New York Islanders, Belmont Park
(Photo by Sterling Project Development)


The New York Islanders’ Belmont Park proposal has been met with opposition from some local residents.

Justin Weiss

For three days, local residents packed Elmont Memorial Library to discuss the $1 billion project to build an arena and retail stores at Belmont Park on Long Island.

The state’s proposal includes a 19,000-seat arena for the New York Islanders and roughly 450,000 square feet of retail space. The Islanders’ bid was approved on Dec. 19, 2017, and would culminate in a new arena by 2021.

In the meantime, the Islanders have been splitting their home games between Barclays Center in Brooklyn, and Nassau Coliseum on Long Island. It is unclear where the Islanders would play their playoff games if they progress to that stage.

From Tuesday to Thursday, the Elmont Memorial Library hosted hundreds of local residents — some of whom supported the plan and others who opposed it.

Supporters of the plan argue that the arena would boost the economy by creating jobs and providing business to local companies. The project is expected to create 12,000 construction jobs and over 3,000 permanent jobs in the Elmont/Floral Park area.


The notion that new stadiums spur economic growth has been challenged by Stanford economist Roger Noll, the former senior economist for the President’s Council of Economic Advisors. Speaking on the topic of publicly-financed football stadiums, he says that the economic impact of arenas is exaggerated.

“NFL stadiums do not generate significant local economic growth, and the incremental tax revenue is not sufficient to cover any significant financial contribution by the city,” Noll wrote.

Hempstead Town Supervisor Laura Gillen called on the arena’s developers to “provide job opportunities for local residents living throughout Long Island and the Town of Hempstead,” according to a press release.

Islanders fans expressed their concern with public transportation options after the Long Island Rail Road pledged only two trains on nights of events and games.

New York Islanders

Currently, service at Belmont Park is on a seasonal basis only. The station can only facilitate travel to and from Jamaica Station in Queens, meaning that Islanders fans may be required to transfer at Jamaica if coming from points East.

Still, Governor Andrew Cuomo said in a press release in Dec. 2017 that the MTA will be “developing a plan to expand LIRR service to Belmont Park Station for events year-round.” It’s unclear if any progress has been made.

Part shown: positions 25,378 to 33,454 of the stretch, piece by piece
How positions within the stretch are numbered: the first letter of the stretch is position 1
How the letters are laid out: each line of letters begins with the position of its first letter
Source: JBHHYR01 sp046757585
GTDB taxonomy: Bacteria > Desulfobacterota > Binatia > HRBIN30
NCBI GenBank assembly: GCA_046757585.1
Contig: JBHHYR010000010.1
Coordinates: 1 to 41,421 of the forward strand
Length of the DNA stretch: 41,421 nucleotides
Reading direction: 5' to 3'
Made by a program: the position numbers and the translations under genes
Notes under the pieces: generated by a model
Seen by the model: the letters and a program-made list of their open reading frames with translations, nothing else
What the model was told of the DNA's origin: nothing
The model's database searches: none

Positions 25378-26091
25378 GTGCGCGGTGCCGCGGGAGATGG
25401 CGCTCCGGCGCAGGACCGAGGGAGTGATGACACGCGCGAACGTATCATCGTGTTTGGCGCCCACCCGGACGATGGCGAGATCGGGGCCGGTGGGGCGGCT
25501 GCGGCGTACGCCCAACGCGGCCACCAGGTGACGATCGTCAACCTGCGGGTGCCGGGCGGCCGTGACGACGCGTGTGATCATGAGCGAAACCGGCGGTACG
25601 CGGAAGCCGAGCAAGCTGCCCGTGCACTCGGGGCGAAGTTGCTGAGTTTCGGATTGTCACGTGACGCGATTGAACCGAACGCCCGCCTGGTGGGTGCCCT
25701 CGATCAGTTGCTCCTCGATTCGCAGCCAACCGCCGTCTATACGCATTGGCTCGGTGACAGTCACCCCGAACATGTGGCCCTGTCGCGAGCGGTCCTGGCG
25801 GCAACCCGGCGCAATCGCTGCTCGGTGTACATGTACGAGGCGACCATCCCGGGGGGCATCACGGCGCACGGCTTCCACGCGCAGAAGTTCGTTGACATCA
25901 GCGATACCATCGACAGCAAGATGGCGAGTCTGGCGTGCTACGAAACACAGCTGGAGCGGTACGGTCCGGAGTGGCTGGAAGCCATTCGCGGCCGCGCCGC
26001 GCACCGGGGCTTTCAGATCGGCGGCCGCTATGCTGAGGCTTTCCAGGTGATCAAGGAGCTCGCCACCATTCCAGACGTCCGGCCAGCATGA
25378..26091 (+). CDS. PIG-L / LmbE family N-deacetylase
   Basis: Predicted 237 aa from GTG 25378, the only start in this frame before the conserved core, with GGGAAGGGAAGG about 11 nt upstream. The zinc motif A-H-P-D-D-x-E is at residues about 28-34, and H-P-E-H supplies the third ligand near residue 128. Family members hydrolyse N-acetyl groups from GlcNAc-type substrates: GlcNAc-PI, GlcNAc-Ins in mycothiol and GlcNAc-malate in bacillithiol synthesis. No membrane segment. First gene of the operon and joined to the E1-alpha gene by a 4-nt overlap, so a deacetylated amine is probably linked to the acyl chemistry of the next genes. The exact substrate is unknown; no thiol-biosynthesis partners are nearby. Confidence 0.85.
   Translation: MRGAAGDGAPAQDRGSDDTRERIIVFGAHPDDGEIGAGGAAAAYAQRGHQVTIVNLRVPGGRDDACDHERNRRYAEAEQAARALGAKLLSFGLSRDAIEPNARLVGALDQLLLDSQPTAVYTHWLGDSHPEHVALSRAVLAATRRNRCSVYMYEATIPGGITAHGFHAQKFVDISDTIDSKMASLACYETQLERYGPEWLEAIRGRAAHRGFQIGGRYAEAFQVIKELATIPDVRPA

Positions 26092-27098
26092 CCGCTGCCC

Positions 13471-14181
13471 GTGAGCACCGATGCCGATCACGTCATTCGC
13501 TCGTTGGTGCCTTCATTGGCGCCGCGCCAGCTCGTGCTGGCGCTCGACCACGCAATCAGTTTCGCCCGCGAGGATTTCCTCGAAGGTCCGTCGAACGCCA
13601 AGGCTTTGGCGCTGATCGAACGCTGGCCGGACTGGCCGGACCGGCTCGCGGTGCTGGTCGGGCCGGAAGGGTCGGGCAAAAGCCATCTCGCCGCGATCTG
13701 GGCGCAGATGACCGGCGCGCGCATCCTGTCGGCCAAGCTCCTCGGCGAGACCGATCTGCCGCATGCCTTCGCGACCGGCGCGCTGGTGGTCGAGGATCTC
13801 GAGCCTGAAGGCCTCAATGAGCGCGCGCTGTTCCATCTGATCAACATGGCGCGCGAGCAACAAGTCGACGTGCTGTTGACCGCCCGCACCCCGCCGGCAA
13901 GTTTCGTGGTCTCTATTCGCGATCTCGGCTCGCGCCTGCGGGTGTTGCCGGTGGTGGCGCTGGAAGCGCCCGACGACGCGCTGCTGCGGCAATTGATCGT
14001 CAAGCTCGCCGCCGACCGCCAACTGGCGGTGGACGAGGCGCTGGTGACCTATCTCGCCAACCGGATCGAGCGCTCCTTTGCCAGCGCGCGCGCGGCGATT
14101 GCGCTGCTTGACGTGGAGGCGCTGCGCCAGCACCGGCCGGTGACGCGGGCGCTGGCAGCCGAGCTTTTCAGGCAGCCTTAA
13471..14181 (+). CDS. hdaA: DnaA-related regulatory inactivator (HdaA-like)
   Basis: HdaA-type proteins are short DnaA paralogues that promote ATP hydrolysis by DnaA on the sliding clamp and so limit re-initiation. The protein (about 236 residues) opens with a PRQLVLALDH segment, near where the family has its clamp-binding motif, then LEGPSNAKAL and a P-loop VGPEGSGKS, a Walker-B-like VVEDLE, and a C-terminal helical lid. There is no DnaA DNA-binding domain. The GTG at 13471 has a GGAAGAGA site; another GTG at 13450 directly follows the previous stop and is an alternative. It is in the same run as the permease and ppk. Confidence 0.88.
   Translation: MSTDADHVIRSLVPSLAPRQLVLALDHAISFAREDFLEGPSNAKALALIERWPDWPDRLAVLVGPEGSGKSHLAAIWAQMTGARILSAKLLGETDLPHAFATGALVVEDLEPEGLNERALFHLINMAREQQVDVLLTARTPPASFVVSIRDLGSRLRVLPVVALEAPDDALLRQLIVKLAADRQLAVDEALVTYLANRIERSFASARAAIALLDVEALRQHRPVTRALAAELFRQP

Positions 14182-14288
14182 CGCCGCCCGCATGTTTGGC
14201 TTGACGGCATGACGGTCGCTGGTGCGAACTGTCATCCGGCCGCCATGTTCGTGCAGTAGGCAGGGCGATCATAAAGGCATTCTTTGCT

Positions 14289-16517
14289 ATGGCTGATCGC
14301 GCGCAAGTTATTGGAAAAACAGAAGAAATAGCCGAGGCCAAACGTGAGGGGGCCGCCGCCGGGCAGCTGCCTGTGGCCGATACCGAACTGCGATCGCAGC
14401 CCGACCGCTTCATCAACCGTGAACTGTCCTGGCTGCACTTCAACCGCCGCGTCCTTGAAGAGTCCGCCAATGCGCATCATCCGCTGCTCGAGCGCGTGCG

Opponents of the proposal have cited traffic and safety concerns as reasons to balk at the plan.

On Dec. 6, the state released a 700-page environmental impact study that evaluated the potential effects of the proposal on the surrounding communities.

The project “would not have the potential to result in significant adverse cumulative impacts other than in the area of transportation,” according to the paper.

Nassau Coliseum New York Islanders
(Photo by Bruce Bennett/Getty Images)

The Cross Island Parkway and its adjacent roads would be impacted by the new arena, according to the study. At Belmont Park, the developers suggested that residents might need to change their driving habits.

“I think the presentation you just made, where you’re asking thousands of people to change their driving behavior, frankly underscores just how unprepared the current plan is to absorb the thousands of cars,” said state Sen. Todd Kaminsky.

On Wednesday, Lt. William Doherty of the Floral Park Police Department suggested that the plan could slow emergency personnel in the area. He argued that traffic could affect “life and death in Floral Park.”

Hempstead Turnpike is already congested during rush hour, so adding nightly events could further impede the flow of traffic. Empire State Development has suggested the use of ride-sharing and Waze to mitigate the effects of the proposal.

Previously, the Islanders had proposed the Lighthouse Project, which would have renovated Nassau Coliseum and added a minor league baseball stadium, restaurants, and a new hotel.

In 2011, the proposal was voted down by Nassau County residents, who cited the $400 million public bond issue as reason to be wary of the deal.

Islanders owner Jon Ledecky isn’t concerned that the Isles might meet the same fate in Belmont.

“I don’t think there are any showstoppers, from what I have been led to believe,” Ledecky told Jim Baumbach of Newsday in November.


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